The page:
State targets natives and children for first round of experimental live vaccines
The Windsor Star
By Sharon Kirkey
Vaccinate Canadians under 40 and natives first: experts
A nurse injects an experimental flu vaccine into the arm of a volunteer during a clinical trial.
Five-to-40-year-olds and Canada’s aboriginal communities should be the first to get vaccinated against human swine flu, experts say as Canadian officials decide who gets priority for the flu shots.
Under Canada’s official pandemic plan, the entire population would ultimately be immunized against the H1N1 swine flu.
But the vaccine will become available in batches, meaning the entire population can’t be vaccinated at once. It might take four or five months to get all the vaccine we’re going to get, during which time a second wave of swine flu may well be underway.
The Public Health Agency of Canada is working on a priority list, deciding where the first batches should go, and who should get the injections first. All provinces and territories would be expected to follow the national prioritization scheme.
“It doesn’t mean they’re all getting sick and need to be hospitalized, but they’re getting significant illness,” said Dr. Noni MacDonald, a leader in pediatric infectious diseases and a professor of pediatrics at Dalhousie University in Halifax.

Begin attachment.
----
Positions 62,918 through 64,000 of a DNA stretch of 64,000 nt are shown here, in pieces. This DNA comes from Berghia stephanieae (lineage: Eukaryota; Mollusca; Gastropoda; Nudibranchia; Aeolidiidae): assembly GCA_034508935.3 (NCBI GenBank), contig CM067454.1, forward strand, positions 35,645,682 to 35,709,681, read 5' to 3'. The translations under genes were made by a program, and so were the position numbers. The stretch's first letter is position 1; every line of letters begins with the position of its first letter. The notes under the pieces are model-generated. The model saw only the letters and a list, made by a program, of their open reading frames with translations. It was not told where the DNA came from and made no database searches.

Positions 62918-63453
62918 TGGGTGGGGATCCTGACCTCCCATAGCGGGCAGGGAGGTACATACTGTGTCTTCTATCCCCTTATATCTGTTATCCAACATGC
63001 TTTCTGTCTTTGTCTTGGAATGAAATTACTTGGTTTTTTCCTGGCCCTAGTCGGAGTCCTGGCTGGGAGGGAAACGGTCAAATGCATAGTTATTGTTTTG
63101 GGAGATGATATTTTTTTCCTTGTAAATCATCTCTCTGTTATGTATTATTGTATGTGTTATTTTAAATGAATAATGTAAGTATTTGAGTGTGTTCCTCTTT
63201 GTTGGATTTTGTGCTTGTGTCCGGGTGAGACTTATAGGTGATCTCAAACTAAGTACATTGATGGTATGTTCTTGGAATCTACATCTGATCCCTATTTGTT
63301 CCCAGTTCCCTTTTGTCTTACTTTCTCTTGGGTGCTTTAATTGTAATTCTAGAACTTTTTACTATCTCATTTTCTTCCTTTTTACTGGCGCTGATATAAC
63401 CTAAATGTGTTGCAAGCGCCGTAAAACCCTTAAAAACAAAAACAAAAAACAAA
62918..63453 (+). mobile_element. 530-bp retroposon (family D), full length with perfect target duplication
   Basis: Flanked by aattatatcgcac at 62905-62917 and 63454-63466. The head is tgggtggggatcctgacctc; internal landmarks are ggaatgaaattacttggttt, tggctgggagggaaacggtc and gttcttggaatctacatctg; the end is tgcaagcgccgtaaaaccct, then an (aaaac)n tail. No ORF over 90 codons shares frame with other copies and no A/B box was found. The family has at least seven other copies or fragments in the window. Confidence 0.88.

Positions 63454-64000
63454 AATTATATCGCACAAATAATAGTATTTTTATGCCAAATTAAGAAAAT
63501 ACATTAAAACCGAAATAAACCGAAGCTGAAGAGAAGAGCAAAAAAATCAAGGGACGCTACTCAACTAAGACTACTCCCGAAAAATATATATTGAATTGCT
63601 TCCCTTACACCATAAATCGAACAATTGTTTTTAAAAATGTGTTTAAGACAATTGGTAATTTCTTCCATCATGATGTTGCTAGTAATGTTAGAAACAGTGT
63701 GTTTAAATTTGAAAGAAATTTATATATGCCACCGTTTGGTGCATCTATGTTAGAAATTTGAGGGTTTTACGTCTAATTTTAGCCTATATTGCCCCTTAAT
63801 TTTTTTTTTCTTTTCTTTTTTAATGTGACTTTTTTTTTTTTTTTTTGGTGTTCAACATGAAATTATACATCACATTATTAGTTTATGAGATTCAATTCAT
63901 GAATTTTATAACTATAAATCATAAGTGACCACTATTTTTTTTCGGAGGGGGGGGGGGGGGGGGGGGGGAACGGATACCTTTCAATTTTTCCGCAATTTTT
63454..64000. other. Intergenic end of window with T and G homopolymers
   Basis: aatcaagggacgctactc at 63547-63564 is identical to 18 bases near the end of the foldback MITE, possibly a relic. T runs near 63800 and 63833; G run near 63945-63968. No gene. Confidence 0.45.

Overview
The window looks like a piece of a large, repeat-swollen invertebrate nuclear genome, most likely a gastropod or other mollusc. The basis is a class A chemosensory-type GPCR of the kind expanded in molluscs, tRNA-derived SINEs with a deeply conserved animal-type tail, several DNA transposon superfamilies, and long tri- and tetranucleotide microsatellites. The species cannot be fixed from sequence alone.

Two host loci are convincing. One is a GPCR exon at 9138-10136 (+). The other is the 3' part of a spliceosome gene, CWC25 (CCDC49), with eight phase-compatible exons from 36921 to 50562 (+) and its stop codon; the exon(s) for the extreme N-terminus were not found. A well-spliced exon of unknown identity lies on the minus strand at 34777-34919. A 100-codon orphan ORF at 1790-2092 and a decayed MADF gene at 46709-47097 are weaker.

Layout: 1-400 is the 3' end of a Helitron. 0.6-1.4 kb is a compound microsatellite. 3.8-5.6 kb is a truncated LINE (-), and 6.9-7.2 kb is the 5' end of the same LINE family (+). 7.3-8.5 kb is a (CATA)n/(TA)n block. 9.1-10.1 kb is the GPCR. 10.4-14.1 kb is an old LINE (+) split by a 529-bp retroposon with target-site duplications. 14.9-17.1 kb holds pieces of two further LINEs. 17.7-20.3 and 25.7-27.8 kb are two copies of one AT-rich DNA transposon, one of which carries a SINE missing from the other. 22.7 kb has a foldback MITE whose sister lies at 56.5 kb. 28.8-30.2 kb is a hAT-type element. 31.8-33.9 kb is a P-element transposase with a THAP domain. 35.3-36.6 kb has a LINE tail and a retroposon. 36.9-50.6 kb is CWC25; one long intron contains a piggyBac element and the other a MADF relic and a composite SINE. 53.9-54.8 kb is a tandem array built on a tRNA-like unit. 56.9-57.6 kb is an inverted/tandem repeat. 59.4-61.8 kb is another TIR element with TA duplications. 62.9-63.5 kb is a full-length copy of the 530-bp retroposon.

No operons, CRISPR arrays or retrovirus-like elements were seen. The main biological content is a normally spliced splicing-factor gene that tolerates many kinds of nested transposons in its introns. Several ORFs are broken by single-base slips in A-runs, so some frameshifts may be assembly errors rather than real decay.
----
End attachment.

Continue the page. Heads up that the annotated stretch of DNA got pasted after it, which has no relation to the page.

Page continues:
British researchers reported last week that targeting children first would protect not only them, but also unvaccinated adults.
As well, children “are known to be really important for transmitting flu,” said Earl Brown, executive director of the Emerging Pathogens Research Centre at the University of Ottawa.
“They’re important for the cycle of infection. They tend to be naive as far as not having flu antibodies in their system before. And really young kids, their immune systems aren’t fully mature.
“Children tend to be hit, and they can be hit harder,” Brown said.
Canada’s aboriginal communities also appear to be getting more serious infections. Crowded, poorly ventilated housing and poor access to high-quality running water and sanitization are some of the factors being blamed. Aboriginals also have higher rates of asthma, chronic lung disease, obesity and diabetes — the very diseases early data suggests puts people at higher risk of life-threatening complications from swine flu.
The Public Health Agency of Canada says that no decisions have yet been made about who would get priority first.
There will be limited information about any vaccine’s safety before immunization campaigns are rolled out across the country.
“We usually do research in healthy adults before we do it in children, because this is a new vaccine, and you want to be sure that it’s safe and effective before you give it to vulnerable populations, or populations who don’t have full capacity to make an informed decision about getting it or not,” said Dr. Joanne Langley, of Health Canada’s National Advisory Committee on Immunization.
“There are pros and cons to putting (children) first.”